• GEG224 Landscapes of Modernity

    This largely historical module in cultural geography examines the way in which the landscape idea reacted to the emergence of modernity ¿ the social and economic transformations associated with industrialization and urbanization ¿ in the West from around 1750 and it carries this through to an analysis of images of future worlds in science fiction. The module aims to show that landscapes - in the form of town plans, buildings, gardens etc. - and representations of landscapes - like paintings, literature, films etc. - are not simple or neutral but reveal through their complexity much about the motivations, ideologies and beliefs of the individuals who produced them or the societies in which they were produced.

  • GEG252 Geographical Fieldwork skills

    The module is concerned with identifying and defining geographical questions within a specific field location and applying the relevant geographical skills, knowledge and techniques to these questions. The general aims are to observe, analyse and achieve an understanding of the varied geographical landscapes and inherent features of a designated fieldweek location. The module comprises a week's fieldwork at a designated, normally foreign, location and preparatory and post-fieldweek lectures and other classes.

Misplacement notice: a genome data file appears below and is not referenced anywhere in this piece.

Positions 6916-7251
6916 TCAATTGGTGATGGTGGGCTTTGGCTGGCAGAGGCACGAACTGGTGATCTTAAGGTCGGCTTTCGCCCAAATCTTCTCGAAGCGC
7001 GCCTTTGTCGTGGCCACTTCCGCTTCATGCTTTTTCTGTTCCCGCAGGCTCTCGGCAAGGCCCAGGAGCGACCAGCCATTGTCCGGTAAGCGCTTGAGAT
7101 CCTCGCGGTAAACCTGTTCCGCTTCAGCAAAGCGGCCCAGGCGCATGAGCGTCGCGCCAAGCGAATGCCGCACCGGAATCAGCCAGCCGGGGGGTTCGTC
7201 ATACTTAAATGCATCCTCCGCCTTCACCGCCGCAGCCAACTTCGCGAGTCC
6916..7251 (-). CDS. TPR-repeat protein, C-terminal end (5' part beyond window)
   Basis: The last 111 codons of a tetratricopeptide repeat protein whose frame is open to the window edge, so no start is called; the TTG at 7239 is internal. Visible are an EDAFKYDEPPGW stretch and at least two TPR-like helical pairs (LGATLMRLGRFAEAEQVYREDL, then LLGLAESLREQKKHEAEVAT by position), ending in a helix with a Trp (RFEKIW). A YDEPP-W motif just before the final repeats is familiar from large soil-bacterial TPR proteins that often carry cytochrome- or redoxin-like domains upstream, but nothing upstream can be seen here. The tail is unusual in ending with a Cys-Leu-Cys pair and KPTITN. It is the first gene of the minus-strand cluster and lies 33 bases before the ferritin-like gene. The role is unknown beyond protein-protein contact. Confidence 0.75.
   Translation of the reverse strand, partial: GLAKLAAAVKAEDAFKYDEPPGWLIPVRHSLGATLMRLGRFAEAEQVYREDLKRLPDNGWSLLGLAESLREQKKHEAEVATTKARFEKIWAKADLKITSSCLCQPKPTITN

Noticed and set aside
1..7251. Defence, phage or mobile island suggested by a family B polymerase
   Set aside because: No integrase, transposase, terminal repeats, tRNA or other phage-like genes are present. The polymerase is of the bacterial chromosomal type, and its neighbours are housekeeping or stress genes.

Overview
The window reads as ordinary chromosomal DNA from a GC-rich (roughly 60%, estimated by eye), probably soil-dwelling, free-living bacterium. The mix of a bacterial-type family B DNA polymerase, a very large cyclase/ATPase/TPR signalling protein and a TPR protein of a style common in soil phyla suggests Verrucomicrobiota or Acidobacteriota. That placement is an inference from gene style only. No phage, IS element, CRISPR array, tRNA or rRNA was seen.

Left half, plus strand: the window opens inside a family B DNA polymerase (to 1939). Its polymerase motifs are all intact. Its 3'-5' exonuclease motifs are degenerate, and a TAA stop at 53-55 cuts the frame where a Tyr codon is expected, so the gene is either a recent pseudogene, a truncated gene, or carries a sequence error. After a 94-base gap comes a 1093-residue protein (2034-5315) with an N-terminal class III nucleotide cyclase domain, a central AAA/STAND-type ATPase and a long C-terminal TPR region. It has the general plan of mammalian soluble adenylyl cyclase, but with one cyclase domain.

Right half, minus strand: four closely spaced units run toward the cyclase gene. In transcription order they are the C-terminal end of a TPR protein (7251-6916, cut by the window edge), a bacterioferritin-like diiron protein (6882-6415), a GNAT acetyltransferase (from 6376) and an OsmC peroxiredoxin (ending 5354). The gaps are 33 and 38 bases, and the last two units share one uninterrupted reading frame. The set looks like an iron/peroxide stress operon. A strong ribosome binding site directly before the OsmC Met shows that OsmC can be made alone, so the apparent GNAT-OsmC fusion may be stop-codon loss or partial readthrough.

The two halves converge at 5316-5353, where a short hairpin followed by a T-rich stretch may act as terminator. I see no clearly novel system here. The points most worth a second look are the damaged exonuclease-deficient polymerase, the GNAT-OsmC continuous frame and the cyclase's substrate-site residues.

• GEG252N Geographical Fieldwork skills: New York

    The module is concerned with identifying and defining geographical questions in New York City and applying the relevant geographical skills, knowledge and techniques to these questions. The general aims are to observe, analyse and achieve an understanding of the varied geographies and landscapes of the city. The emphasis is on the cultural, political and urban geographies of New York, focussing on landscapes of power, gentrification and resistance, and multiculturalism and diaspora. The module comprises preparatory lectures and small-group preparation work in Swansea, and a week's fieldwork in New York. Assessment is entirely through coursework.

  • GEG268 Dissertation Preparation

    The module prepares students for their independent research dissertation through dissertation fairs, lectures and a series of tutorials focusing upon the formulation and construction of a research proposal. The module also includes three lectures which explore career opportunities for Geography graduates and skills to enhance graduate employability.